Sitting on the back doorstep, hopefully in some early morning sun, a cup of tea in hand; waking up, coming round to the day, drifting off in that early morning head haze – coming round to tasks and jobs at hand, by which time I’ve usually progressed to coffee. This is my favourite place to sit and start my day.
I live in an old house, with old crumbling cobbled walls. I live in the centre of a town, a minute or two’s walk to the sea.
The garden is a walled garden, a secret garden if you will.
This last month has seen major work on the garden, years of neglect due to building work but finally the space is transformed, to our secret garden where we can sit and relax, enjoy some shelter from the sea breezes, the hustle of work and the bustle of life.
We have dug, and levelled, shovelled and shovelled. All the garden waste has to go through the house, through the sitting room, into the kitchen and then out the door and up the steps. And of course anything that is needed in the garden goes through the same journey but in reverse. Can I tell you that there has been a lot of shovelling and levelling, a lot of climbing those stairs, and a lot of tea drunk. I mean A LOT. YES LOTS.
I had an idea a few years ago. I knew what I wanted. A few sketches and scribbles on graph paper and the plan was done. Wait a few years while the building work is completed. Show the plans to your loved one and what you see is the translation of my sketches.
The planting is nearly there, a few more gaps to fill, a couple of areas to complete but the basics are laid down. From the house there are steps down onto a deck that with time will age a silvery-grey, and where I sit. There is a table and chair but I like to sit on the steps, leaning against the wall and gazing. To my right there is a pond, I can see progress with the Water Lilly’s new leaves emerging. To my left, a bed of tulips on their last hurrah. Down some steps to a crushed shell path, that in the photos looks whiter than it is – a mix of shells – light pinks, tans and taupe’s through to white, gives us a level path to potter along, a way to wend towards the back of the garden.
The old Magnolia tree, is at the heart of the garden, it gives us and our neighbours a delight, from the big blooms in early Spring and acid yellow-green new leaves to the dappled shade of summer. And onto the back, a black painted potting bench and woodshed, and yes the Blue Wall and the Terracotta pots. The blue is taken from the Majorelle Gardens in Morocco, a truly inspirational garden set in the heart of Marrakech. We had to replace the dilapidated fence and wall at the back, and this was our bright idea. A Blue that works in this temperate climate. Doesn’t dull with grey low light in winter but bounces brightness and light around in summer.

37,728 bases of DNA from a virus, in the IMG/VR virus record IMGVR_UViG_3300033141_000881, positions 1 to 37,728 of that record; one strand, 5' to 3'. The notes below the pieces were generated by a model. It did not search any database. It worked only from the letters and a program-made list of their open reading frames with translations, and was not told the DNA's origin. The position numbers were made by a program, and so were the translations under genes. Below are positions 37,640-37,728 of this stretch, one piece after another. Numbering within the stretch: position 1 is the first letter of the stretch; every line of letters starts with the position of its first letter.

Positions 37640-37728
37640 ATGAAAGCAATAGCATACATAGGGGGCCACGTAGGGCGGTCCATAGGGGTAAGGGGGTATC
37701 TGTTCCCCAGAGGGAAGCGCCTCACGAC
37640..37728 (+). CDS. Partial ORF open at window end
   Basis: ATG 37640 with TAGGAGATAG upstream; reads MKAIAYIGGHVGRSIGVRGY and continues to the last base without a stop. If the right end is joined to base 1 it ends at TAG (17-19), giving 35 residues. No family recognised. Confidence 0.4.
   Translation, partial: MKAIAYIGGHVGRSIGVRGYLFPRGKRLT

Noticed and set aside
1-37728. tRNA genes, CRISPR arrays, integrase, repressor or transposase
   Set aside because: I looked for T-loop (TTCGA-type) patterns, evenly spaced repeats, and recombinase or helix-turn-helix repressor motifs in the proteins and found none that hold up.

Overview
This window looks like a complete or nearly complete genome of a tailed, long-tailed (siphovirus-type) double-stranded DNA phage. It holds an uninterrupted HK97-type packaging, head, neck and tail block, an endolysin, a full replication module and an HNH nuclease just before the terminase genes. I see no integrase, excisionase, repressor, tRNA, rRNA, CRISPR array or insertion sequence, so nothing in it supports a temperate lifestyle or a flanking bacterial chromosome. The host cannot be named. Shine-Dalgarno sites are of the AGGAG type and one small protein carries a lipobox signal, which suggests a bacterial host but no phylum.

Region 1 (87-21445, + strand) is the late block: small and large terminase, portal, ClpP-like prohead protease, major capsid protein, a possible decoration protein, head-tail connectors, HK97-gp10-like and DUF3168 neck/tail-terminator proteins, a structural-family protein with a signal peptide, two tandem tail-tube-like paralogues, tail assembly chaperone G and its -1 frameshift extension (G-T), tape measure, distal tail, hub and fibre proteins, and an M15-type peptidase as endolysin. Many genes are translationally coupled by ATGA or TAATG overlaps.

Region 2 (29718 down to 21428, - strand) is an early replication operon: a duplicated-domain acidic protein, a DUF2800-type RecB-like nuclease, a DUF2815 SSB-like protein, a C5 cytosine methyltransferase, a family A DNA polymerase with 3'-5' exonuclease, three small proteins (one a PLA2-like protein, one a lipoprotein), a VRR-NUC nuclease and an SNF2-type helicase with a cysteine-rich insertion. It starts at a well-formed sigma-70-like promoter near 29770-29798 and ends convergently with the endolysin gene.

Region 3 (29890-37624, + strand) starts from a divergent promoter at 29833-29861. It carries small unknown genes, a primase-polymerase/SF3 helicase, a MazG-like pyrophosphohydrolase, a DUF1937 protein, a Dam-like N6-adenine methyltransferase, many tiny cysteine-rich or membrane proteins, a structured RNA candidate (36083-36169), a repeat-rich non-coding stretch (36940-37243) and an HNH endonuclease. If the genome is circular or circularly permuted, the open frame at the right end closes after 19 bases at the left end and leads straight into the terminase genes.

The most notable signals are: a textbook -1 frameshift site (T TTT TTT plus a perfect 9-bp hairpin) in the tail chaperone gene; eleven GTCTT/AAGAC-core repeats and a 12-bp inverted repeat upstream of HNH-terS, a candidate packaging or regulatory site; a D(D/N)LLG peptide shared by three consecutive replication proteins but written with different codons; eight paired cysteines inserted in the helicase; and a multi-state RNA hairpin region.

We’ve reached the end of the garden for now, there will be a bench there at the back, under another sail, there is lighting for warm evenings to be finished too. And at some stage a wire trellis to conjure up above the low cobbled wall for climbers to clamber along. It will happen, but not just yet, time out is needed from the physical work to enjoy what we have here and now.
I keep looking and looking – seeing bare soil and titchy plants (most of the planting is new). Patience and imagination are needed. One day alchemilla mollis will froth and fizz, one day the herbs will have settled into their new space, tumbling over onto the crushed shell path, one day the Alliums will have spread, the ferns settled and the Euphorbias grown and grown. Lots of leaves, colours and shapes, textures and light. A garden for the senses, a garden for this gardener’s soul.
This post is a part of the collective farmy fellowship posts at the kitchensgarden– Celi suggested we do a show and tell, showing our own view from our own spaces, wherever you are in the world and whatever you see share it. My friends Chica and Misky, Lynda and Mandy have joined in so far, why don’t you?